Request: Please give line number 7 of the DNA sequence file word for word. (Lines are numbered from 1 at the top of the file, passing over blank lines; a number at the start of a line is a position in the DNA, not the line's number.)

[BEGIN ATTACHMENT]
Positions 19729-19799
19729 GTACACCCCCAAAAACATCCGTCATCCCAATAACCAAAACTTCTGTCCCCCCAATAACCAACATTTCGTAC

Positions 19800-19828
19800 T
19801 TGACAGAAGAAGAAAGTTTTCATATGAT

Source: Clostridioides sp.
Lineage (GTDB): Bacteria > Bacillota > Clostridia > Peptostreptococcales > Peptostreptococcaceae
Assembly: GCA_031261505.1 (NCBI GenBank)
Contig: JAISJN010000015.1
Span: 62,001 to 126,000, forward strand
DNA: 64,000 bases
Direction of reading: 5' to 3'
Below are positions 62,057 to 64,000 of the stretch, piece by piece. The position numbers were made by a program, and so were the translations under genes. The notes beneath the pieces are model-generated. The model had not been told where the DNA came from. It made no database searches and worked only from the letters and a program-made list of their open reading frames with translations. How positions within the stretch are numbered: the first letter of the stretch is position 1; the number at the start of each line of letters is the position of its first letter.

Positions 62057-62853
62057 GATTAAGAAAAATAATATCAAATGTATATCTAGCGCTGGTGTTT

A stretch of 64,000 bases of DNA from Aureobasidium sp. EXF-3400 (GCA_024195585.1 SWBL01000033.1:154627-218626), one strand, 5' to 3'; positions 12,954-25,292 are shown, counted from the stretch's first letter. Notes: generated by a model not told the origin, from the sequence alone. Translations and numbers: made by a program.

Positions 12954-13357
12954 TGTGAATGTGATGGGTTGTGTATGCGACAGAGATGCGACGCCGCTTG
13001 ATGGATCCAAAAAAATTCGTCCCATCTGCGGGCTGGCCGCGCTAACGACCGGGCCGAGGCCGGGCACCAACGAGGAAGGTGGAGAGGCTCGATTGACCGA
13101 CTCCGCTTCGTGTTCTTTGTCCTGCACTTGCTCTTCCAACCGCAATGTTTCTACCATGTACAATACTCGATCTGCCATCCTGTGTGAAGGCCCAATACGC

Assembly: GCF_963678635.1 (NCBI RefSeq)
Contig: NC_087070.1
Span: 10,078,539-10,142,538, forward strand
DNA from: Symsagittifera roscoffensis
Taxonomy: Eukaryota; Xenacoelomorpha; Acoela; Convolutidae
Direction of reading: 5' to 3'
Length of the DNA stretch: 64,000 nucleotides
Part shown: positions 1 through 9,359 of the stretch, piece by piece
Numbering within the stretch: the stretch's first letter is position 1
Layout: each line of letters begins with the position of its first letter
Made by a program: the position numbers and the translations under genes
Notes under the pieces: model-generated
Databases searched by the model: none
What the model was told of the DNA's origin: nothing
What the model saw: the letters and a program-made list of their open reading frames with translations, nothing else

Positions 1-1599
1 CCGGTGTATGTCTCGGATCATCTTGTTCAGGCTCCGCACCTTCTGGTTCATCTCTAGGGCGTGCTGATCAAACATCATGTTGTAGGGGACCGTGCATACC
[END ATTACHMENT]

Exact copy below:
Lineage (GTDB): Bacteria > Bacillota > Clostridia > Peptostreptococcales > Peptostreptococcaceae